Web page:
Peeing in the hallways? Not so much.
This week's end-of-year celebration involving urination at Teaneck High School in New Jersey has been regarded as disgusting by most commenters on social media, including other students at the school.
Police responding to a tripped burglar alarm about 2 a.m. Thursday found hallways littered with toilet paper, balloons, hot dogs, petroleum jelly – and urine. They arrested 63 students, 24 of whom were at least 18. Those 24 were arraigned as adults on charges of criminal mischief and burglary. The Bergen County prosecutor's office is reviewing their cases and could reduce them to less serious infractions.
The Teaneck Police Department did not immediately respond to a question about how the 39 juvenile cases would be handled.
Ken Trump, who has advised schools on safety and security measures for 30 years, cautioned that there are pranks, and then there are pranks.
"When you're doing something lighthearted, that's one thing," Trump said. "When you're talking about urinating and breaking into an alarmed structure, that's another."
For decades, schools have struggled to keep a small group of students from getting unruly. At some schools, a culture of pranking makes things worse as the senior class hopes to do something crazier than the previous class. Around-the-clock surveillance and stern warnings have been used to reprogram that sort of gamesmanship.
"Due to vandalism that has taken place during recent years, all pranks will be dealt with as an issue of trespassing, vandalism, and defiance," read a message last month from Patterson High School in central California. "Inevitably these pranks cross the line and are destructive and demeaning to our campus and students."
Among the things that have sent students to jail for a night or led to suspensions and missed graduations: smashing windows, pouring sand in gas tanks, dismantling staircases, abusing animals, pouring bleach on a football field, urinating in public, and painting excessive amounts of graffiti (even if washable). Pornography and racist messages also are problematic at best.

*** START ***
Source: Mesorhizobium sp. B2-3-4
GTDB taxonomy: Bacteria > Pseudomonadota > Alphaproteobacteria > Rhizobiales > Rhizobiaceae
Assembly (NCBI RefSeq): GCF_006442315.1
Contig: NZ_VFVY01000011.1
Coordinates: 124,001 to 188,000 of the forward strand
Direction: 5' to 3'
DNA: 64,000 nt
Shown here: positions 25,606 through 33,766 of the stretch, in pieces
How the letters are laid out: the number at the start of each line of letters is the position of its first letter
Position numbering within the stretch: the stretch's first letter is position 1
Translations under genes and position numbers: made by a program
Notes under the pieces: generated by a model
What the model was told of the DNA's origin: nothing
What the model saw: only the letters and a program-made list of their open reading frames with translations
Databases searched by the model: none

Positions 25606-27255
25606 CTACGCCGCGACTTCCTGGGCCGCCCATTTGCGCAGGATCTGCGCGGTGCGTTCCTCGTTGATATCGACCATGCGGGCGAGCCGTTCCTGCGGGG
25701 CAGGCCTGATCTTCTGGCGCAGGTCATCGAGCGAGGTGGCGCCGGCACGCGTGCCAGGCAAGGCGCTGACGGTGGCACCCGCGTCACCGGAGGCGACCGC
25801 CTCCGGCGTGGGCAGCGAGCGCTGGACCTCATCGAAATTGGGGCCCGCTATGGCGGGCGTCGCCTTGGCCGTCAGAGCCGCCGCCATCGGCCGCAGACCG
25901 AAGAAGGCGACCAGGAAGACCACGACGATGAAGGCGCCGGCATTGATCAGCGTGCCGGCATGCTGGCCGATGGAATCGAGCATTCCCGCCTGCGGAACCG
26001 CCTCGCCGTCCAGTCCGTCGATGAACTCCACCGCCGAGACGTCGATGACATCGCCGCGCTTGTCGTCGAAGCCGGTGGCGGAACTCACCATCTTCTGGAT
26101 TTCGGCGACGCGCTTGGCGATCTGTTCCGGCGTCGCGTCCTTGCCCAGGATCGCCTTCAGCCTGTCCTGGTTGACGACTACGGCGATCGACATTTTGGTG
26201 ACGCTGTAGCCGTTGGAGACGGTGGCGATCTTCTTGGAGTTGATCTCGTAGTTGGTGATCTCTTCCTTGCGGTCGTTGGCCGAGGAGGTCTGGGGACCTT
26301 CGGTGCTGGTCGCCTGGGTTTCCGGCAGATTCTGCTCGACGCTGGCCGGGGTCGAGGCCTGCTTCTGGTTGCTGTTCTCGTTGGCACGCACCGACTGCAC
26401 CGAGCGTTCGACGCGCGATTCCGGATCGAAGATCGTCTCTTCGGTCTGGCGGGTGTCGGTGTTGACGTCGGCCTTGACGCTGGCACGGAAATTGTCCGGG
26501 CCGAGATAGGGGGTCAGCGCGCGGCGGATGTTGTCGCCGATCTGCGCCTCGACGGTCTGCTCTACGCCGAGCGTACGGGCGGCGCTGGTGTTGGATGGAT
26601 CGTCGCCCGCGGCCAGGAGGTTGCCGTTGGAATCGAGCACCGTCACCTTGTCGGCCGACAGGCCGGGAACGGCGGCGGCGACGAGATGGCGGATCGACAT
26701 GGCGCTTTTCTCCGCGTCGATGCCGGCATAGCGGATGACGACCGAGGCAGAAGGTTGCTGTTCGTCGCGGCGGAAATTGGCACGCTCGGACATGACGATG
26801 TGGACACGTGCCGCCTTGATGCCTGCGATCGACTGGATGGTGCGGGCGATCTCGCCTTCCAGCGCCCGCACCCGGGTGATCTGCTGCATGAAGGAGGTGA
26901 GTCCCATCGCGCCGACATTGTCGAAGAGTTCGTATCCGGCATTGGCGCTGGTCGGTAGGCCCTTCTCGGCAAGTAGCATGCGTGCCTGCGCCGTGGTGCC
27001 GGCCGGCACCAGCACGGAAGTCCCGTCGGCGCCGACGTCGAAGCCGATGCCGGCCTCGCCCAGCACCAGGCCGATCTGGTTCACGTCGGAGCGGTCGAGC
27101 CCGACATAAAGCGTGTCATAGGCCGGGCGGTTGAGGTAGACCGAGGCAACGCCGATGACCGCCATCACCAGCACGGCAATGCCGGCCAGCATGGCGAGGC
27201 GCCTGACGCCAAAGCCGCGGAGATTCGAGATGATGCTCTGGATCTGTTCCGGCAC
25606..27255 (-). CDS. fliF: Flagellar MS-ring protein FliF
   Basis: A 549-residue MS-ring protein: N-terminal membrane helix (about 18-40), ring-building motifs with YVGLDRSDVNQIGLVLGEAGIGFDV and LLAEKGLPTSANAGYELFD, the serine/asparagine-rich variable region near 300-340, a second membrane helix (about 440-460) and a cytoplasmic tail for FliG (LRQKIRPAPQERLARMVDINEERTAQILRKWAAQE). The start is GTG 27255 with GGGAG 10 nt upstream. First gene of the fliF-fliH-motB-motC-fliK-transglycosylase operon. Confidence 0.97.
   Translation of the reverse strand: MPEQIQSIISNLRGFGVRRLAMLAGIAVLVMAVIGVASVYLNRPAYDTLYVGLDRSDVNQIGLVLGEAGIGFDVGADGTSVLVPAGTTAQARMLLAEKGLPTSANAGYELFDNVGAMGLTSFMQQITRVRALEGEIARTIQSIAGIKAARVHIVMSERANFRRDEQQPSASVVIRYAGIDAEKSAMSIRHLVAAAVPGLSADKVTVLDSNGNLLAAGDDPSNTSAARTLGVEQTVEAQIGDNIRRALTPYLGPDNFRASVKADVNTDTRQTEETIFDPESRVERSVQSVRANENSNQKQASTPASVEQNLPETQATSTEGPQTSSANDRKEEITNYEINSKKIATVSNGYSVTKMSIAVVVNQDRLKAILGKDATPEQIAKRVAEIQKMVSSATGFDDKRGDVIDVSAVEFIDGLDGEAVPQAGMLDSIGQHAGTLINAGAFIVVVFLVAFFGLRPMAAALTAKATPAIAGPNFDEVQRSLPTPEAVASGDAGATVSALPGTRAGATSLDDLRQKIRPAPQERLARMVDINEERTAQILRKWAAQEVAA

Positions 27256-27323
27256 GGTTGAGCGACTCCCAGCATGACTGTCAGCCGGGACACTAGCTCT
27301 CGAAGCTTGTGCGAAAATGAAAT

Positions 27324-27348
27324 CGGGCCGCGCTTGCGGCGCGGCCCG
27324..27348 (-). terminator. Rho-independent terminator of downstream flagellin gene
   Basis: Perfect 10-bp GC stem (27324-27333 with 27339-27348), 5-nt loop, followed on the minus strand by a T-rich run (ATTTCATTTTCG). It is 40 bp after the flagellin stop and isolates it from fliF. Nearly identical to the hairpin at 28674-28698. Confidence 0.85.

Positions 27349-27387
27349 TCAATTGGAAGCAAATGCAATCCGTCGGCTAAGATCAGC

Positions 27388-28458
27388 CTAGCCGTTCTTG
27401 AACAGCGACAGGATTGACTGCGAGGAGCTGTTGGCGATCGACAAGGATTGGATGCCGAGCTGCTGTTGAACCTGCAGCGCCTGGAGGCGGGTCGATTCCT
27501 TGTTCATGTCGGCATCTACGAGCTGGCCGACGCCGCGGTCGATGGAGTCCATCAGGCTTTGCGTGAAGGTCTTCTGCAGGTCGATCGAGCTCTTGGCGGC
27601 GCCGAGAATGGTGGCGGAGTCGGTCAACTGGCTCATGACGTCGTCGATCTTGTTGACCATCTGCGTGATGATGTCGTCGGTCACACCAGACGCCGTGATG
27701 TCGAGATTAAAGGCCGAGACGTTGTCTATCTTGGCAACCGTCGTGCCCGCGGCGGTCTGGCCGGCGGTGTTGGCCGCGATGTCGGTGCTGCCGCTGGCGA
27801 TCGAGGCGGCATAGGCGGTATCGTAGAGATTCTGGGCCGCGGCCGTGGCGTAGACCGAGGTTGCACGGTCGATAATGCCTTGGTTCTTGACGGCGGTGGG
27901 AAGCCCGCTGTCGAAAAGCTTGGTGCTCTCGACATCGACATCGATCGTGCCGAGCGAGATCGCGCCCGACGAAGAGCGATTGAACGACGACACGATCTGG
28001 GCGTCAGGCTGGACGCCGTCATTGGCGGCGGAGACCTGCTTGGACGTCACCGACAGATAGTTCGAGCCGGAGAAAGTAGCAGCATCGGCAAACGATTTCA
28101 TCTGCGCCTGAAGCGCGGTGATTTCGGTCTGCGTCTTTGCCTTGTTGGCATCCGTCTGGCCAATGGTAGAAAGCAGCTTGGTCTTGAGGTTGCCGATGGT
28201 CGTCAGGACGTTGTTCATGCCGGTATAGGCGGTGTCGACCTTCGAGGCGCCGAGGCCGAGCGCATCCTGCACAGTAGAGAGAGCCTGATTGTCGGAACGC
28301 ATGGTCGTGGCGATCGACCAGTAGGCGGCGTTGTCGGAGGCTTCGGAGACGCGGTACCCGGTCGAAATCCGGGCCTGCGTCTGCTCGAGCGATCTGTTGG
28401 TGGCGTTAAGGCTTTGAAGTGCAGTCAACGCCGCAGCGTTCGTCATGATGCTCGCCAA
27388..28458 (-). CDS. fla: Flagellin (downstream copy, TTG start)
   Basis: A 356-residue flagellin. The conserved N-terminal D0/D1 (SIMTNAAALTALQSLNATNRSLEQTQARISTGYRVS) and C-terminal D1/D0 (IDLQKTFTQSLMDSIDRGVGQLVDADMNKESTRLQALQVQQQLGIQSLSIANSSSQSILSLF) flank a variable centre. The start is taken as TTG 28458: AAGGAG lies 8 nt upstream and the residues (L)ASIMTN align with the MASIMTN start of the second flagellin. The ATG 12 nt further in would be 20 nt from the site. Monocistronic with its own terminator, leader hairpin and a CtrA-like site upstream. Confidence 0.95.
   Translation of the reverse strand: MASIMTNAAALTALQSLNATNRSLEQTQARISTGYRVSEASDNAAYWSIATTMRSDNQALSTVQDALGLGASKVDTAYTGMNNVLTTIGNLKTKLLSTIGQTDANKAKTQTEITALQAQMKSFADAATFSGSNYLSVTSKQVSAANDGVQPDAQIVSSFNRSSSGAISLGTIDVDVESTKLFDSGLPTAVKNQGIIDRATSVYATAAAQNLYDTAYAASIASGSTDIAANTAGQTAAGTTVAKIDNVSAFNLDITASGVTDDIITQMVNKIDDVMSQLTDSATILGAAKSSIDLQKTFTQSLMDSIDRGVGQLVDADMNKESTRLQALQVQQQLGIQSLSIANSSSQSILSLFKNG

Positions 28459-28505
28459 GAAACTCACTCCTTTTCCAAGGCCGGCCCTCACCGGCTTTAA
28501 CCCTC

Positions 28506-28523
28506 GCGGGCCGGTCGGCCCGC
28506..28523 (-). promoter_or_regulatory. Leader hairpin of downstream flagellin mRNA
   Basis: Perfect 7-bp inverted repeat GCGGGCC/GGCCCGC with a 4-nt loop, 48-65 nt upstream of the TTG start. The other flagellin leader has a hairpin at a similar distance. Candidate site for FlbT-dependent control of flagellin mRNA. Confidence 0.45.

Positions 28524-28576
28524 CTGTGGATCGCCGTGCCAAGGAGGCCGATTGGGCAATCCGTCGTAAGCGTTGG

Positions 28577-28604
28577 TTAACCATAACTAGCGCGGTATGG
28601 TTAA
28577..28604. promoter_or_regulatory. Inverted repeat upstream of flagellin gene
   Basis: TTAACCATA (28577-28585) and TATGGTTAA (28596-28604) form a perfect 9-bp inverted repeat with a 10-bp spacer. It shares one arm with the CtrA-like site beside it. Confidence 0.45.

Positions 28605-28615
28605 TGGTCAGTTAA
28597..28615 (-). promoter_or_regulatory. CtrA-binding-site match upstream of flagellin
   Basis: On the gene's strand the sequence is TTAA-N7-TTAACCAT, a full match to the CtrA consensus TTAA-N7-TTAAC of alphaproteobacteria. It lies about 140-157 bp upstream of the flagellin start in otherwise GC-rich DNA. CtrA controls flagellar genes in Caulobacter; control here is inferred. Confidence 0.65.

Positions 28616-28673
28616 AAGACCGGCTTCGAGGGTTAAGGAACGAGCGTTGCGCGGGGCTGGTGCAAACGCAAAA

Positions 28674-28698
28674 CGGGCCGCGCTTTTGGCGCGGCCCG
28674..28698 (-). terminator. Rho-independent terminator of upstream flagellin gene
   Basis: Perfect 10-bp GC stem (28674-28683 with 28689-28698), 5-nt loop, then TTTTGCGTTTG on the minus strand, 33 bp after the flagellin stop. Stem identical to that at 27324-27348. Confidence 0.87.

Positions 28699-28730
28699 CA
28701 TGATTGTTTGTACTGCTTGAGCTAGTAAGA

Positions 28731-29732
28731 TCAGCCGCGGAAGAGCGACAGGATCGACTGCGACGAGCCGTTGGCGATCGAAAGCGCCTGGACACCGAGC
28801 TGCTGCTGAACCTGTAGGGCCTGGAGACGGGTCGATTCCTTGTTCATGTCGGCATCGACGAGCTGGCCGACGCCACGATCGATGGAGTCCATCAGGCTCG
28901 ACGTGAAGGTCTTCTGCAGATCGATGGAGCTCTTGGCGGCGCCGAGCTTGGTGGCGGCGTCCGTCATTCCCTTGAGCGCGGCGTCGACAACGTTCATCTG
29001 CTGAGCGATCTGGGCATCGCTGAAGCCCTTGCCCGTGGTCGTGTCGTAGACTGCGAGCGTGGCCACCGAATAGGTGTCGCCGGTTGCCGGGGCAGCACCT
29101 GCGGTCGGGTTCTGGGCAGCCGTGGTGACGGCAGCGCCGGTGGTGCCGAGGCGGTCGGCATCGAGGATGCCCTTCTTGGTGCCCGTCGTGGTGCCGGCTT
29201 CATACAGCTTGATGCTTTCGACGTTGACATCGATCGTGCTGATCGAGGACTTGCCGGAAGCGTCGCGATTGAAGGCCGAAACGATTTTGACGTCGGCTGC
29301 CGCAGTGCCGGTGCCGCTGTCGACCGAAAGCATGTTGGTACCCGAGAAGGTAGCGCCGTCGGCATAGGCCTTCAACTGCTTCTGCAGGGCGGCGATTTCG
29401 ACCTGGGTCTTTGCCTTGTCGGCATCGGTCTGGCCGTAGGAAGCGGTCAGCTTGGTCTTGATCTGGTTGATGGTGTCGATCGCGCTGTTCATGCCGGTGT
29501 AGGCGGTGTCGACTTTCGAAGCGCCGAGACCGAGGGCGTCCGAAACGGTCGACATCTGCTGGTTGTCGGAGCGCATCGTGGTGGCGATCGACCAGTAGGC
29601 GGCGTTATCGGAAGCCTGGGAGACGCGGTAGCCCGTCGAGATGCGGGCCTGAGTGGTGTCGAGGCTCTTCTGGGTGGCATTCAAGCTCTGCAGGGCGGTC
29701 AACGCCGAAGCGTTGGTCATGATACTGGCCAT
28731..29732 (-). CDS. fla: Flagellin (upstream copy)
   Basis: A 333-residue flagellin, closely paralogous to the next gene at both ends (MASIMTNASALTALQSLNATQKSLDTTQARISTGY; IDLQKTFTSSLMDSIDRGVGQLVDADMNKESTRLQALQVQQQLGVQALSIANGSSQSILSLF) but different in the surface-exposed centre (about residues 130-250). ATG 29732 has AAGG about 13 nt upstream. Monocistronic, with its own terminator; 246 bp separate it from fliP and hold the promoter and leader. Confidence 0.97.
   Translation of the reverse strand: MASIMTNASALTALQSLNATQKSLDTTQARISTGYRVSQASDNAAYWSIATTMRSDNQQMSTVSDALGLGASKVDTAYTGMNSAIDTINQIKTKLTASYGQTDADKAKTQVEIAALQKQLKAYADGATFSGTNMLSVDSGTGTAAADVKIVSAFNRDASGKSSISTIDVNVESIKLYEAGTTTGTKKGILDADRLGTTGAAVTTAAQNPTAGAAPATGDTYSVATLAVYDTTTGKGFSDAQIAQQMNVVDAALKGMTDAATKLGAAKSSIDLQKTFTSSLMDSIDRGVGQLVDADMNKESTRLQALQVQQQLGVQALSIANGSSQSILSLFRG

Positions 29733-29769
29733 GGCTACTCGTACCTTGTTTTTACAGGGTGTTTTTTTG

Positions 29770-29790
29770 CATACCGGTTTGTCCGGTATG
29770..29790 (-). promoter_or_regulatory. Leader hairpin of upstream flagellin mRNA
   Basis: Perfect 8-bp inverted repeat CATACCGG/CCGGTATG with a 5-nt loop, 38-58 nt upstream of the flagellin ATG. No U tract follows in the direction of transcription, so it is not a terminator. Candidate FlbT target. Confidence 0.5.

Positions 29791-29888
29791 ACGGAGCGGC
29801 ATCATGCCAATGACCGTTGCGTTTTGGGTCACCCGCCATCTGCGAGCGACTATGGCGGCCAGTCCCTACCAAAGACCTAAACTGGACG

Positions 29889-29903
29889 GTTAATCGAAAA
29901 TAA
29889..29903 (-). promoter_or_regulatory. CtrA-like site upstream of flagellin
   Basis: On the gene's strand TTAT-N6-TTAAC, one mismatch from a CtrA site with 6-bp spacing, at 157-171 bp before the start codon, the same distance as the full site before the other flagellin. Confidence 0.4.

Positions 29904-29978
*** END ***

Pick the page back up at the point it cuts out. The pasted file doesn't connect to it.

"They could be viewed as pranks from the teenage minds, but they could cost school districts and taxpayers a lot of money," Trump said in a telephone interview from New York. "School administrators have no choice when pranks cross the line."
Students at several other high schools across the country have engineered what appeared to be less consequential pranks in recent days.
At one school, students threw underwear atop tree branches. At another, a classroom was liberally decorated with toilet paper. At another, seniors "napped" in sleeping bags in the hall while eating cake. Because these sorts of pranks can be easily cleaned up and don't leave any permanent damage, they rarely lead to punishment.
Some school officials have tried to undercut the desire to pull off dangerous pranks by sanctioning smaller ones, or even letting students into school overnight while monitoring them.
Trump said educators and parents needed to come together to find a way for seniors to leave their mark in a creative, constructive way.
"Adults should give them some type of activity to have a memorable moment with their graduation that's fun and social and in which they are contributing to the school," he said. "Because horseplay can lead to loss of judgment and a loss of self-control."
Mission Viejo High School Principal Ray Gatfield wrote to parents in bold type in March, "There is no such thing as a safe senior prank."
Besides a warning, Vista Murrieta High School in San Diego County had students sign a senior contract, agreeing that "if I participate in a Senior prank, I jeopardize the privilege of participating in the Senior activities, including the graduation ceremony."
Some parents in Teaneck expressed immediate anger that all of the students found at the school early Thursday were rounded up. But Trump said they could argue for a punishment that fits the alleged crime when the case reaches a judge.
"If you don't set down some consequences this year, it's only going to be escalated next year," Trump said. "Schools can't turn a blind eye."